It was at this time that Robinson announced his engagement to Mrs Joan Whipple, widow of Captain Herbert Connell Whipple of the Devonshire Regiment. Joan was working in a Surrey post office, but visited Sutton's Farm frequently with some friends from her days at Bently Priory in Stanmore. Considering Robinson had so many admirers, there must have been something very special about Mrs Whipple. None of Robinson's letters to her from Germany survive, but he refers to her as "the best girl on God's earth" in a letter to his parents. It is probable that he had found a private haven of peace in an otherwise stormy and very public existence.

Lieut. William Leefe Robinson celebrates his V.C. with R.F.C. comrades at Hornchurch

For the next three months there was to be no flying for Robinson. Much against his wishes his time was taken up with a string of official engagements, and while the public were placing his portrait above their mantlepieces the authorities were undecided about where to place the man himself. A promotion inevitably came through, to Flight Commander and temporary Captain, announced on 13th October 1916 and backdated to 1st September, but there was no job. Robinson was a Flight Commander without a Flight. He asked for a posting to France, and was offered instead the command of the Home Defence Squadrons (H.D.S.) in Northern England and Scotland. According to the 39 H.D.S. History compiled by Captain Tryggve Gran this "did not seem to fall in with the young Captain's taste," and Robinson is reported to have exclaimed ". . . I am going to volunteer for France at once."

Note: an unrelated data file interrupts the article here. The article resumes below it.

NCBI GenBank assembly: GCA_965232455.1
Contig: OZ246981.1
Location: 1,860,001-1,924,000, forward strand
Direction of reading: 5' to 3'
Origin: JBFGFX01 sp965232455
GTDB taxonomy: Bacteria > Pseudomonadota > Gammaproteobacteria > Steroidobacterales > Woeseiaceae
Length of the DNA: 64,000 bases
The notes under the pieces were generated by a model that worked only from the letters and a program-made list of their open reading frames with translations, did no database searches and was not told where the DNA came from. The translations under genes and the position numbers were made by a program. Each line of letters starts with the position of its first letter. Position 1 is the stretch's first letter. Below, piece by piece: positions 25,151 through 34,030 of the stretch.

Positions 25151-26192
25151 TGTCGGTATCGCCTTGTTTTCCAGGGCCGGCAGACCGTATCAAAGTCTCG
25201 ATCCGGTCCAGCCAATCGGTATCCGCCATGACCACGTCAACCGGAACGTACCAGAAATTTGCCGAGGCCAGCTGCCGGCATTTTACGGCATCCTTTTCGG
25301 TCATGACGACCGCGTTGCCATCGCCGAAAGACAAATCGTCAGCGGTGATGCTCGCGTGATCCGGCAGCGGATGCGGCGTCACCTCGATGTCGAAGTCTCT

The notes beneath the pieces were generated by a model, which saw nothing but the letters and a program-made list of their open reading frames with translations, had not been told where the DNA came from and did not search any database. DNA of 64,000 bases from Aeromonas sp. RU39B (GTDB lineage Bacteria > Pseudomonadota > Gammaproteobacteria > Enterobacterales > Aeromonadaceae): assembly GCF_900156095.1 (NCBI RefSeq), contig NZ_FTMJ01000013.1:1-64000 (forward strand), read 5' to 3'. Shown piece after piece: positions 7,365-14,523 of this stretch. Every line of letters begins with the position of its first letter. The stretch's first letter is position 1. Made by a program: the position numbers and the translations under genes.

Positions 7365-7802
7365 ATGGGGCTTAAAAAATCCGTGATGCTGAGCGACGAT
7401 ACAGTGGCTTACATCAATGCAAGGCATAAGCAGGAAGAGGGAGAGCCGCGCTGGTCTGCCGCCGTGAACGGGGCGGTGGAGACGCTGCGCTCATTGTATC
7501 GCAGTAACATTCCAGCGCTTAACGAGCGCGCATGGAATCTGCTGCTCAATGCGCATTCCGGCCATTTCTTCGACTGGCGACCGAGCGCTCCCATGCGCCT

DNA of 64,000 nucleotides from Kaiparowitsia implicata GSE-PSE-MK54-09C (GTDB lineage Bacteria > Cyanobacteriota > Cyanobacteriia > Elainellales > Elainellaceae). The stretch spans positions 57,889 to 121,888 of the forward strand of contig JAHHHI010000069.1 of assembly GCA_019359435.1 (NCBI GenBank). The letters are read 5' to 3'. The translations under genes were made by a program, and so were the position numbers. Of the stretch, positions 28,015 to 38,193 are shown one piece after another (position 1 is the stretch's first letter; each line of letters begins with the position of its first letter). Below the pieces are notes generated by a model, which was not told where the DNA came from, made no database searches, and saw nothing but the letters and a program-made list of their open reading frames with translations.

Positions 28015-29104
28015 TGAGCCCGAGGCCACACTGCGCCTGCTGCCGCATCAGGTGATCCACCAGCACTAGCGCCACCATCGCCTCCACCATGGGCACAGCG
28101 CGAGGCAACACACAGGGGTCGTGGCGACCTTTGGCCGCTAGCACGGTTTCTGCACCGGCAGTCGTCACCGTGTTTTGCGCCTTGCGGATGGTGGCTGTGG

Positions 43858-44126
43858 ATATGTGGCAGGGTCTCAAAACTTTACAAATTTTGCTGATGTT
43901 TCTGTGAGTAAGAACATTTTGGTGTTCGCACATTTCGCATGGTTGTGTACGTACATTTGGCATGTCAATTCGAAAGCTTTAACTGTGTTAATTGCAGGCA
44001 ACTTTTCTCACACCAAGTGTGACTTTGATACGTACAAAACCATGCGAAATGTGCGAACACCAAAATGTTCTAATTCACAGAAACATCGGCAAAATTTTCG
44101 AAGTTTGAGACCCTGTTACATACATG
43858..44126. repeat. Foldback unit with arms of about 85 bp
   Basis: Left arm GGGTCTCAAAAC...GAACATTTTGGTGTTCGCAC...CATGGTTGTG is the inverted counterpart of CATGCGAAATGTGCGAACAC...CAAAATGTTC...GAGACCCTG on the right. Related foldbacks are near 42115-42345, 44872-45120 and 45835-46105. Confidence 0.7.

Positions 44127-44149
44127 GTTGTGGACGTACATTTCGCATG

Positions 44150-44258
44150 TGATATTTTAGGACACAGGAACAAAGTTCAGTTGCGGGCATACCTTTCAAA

Captain William Leefe Robinson was now without doubt the most famous pilot in England when he wrote the following letter to his parents in October 1916. 

October 22nd 1916
My darling Mother and Father,
I do really feel ashamed for not writing to you darling old people before, but still, there it is—you know what I am. Busy—!! Heavens, for the last 7 weeks I have done enough to last anyone a lifetime. It has been a wonderful time for me!

I won't say much about "strafing" the Zepp L21 for two reasons; to begin with most of it is strictly secret and secondly I'm really so tired of the subject and telling people so I will only say a very few words about it.

When the colossal thing actually burst into flames of course it was a glorious sight—wonderful! It literally lit up all the sky around and me as well of course—I saw my machine as in the fire light—and sat still half dazed staring at the wonderful sight before me, not realizing to the least degree the wonderful thing that had happened!